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Development taxes much higher than Lane suggests

October 19, 2003|by William Wivell

A recent letter to the editor by Joe Lane of Smithsburg led readers to believe that developers (home buyers) in Washington County would only be required to pay approximately $1,300 in fees per new home being built, while our counterparts in Frederick County are paying close to $17,000. While it is difficult to measure an exact dollar amount per residence, I do not believe Lane's comparison is accurate.

Fees in which a new home buyer in Washington County would be expected to pay today include: permits and inspections fees, recordation tax, transfer tax, excise tax, allocation fees for water and sewer if on a public system, and other requirements if on a private well and septic, and Adequate Public Facilities Ordinance (APFO) requirements for roads and schools. In addition, the developer would incur costs that could include agricultural transfer tax and development, engineering and review fees.

For fiscal year 2004, Washington County budget estimates include the following: Permits and inspections fees - $675,000; recordation tax at the rate of $3.80 per $500 of consideration - $4.5 million on residential property; transfer tax at the rate of 1/2 of 1 percent of value - $1.7 million; excise tax of $0.25 to $1.00 per square foot of finished space - $3.4 million (full implementation). These costs total $10,275,000. Dividing this total by the 858 residential (new) building permits issued in calendar year 2002 (results appear similar for year 2003) produces a result of approximately $11,975 per residential housing unit.

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Allocation fees for county full service water customers are imposed at $2,275 per equivalent dwelling unit (house), and allocation fees for county sewer service customers are $3,500. The subtotal per housing unit is $5,775.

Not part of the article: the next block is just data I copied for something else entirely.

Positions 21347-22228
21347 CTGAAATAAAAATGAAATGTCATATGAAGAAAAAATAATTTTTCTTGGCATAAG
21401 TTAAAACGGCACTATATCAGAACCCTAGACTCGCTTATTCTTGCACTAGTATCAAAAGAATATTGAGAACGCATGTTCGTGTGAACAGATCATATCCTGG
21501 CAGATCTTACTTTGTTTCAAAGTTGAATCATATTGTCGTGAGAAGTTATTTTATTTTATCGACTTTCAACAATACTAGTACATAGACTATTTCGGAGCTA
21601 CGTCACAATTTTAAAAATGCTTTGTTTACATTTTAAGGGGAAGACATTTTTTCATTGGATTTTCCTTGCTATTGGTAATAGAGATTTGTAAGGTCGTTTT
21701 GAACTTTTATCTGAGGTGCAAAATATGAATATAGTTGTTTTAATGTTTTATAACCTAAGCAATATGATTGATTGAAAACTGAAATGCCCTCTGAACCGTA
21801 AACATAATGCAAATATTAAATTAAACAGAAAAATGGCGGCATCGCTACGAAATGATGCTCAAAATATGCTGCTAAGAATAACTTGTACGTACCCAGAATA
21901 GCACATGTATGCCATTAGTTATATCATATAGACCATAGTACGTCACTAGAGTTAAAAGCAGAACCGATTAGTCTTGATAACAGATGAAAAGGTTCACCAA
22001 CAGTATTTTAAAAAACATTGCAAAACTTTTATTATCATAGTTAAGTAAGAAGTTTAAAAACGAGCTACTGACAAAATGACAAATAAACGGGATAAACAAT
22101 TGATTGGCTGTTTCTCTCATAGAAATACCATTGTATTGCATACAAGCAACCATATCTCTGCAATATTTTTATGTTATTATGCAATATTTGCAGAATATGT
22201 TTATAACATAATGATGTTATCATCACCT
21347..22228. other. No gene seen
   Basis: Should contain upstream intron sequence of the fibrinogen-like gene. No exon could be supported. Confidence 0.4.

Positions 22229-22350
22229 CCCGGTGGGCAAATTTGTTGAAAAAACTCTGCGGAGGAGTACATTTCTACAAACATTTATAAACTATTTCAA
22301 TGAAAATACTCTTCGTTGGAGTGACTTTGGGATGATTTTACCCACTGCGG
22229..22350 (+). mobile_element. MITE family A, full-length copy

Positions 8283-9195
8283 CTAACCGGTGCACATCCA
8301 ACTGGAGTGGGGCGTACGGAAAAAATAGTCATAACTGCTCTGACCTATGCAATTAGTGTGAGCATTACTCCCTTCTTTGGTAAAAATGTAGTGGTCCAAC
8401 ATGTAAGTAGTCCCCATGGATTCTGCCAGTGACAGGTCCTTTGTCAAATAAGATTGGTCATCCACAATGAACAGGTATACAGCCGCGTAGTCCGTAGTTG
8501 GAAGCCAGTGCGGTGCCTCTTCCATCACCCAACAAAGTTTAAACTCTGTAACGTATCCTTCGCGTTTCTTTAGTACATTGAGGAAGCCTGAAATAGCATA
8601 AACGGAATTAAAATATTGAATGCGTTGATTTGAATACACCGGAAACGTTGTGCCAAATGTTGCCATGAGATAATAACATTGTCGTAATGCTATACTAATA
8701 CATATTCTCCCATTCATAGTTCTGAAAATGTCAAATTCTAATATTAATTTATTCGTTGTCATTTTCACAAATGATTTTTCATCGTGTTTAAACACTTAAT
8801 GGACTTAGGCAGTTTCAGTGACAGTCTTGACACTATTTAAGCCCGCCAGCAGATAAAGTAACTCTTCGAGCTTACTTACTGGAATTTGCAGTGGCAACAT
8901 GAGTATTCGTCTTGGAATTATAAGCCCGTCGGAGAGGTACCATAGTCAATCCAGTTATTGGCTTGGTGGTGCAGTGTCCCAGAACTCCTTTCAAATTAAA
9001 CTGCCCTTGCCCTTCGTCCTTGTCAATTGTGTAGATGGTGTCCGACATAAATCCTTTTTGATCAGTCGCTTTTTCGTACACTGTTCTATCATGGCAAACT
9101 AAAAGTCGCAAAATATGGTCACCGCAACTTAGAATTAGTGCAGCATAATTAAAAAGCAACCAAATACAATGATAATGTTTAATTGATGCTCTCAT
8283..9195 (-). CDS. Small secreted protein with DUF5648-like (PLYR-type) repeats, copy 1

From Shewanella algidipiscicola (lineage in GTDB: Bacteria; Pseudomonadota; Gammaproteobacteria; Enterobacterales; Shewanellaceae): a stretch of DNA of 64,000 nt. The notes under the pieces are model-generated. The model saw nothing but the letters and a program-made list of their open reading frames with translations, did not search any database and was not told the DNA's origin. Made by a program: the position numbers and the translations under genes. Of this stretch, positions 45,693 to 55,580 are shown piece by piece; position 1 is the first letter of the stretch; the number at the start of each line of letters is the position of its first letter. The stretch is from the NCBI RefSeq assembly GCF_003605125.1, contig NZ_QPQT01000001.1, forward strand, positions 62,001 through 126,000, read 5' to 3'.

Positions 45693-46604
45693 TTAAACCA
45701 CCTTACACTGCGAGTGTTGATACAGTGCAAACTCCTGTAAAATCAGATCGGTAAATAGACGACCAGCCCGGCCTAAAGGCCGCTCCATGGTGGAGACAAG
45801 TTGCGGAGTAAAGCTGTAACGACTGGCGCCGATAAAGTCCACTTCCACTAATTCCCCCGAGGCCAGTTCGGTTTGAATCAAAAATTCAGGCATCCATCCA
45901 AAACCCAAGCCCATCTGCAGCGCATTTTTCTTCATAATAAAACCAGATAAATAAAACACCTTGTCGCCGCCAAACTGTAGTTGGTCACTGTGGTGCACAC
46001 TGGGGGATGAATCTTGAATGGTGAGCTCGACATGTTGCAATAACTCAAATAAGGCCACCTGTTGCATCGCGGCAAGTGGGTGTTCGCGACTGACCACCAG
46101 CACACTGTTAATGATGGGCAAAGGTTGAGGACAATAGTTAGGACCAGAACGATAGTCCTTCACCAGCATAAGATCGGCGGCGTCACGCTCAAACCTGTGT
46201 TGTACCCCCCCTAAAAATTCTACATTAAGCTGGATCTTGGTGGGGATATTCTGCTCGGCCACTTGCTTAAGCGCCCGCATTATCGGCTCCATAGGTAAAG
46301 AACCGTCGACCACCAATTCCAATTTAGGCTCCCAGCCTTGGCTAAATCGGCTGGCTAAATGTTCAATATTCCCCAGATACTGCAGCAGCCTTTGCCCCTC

The county does not have authority to impose impact fees, but does have the authority to impose fees under the APFO. These fees for road and school requirements would be in addition to the above fees. The commissioners have recently held several workshops to address deficiencies in the APFO and have asked staff to develop a draft document scheduled for public hearing on Oct. 27. These changes include: The inclusion of full-day kindergarten and pre-k, where appropriate, in the formula for school capacity; identifying school capacity at 85 percent of the state-rated capacity (approximately 21 students per classroom) and requiring payment toward school capacity once a school reaches this threshold; limiting the issuance of and phasing building permits once the capacity reaches 100 percent; using a per-pupil yield of .41 students per household, and application of these ratios to actual costs per square foot of school construction. These changes alone not only place further restrictions on development, but could also result in a required payment of approximately $6,500 ($138 per square foot at 115 square feet per student at .41) per home toward the cost of school construction. In addition, the commissioners are addressing road capacity issues that recently have resulted in assessments of $5,600 per home, depending on the area, toward road construction costs. The subtotal per housing unit is $12,100.

The total of the above-mentioned items expressed on a per housing unit basis (and they will vary depending on the circumstances of each situation) is approximately $29,850, slightly higher than the $1,300 Lane would have you believe is the price of membership to be a county resident.

Other taxes and fees, such as the agricultural transfer tax ($435,000 annually), development fees ($90,000 annually) and engineering and review fees ($275,000 annually) are difficult to place on a per-unit basis and are not included in the above estimates.

In his editorial, Lane also combines funds which are provided by federal and state sources and attempts to mislead the reader into believing that these costs are purely local costs.

It might also be noted that Lane quietly enjoys the peace and tranquility of his home in a non-urban growth area, and neither he nor I were required to pay anything close to the fees being requested of new homeowners in today's market. Furthermore, if we were to apply Lane's philosophy of limiting construction in non-UGA areas one step further, his house would have never been allowed to be built.

And while we are comparing occupations Mr. Lane, I understand you are a school teacher. I certainly hope mathematics is not your specialty, because the numbers in your recent editorial simply do not add.




William Wivell is Vice President of the Washington County Commissioners.

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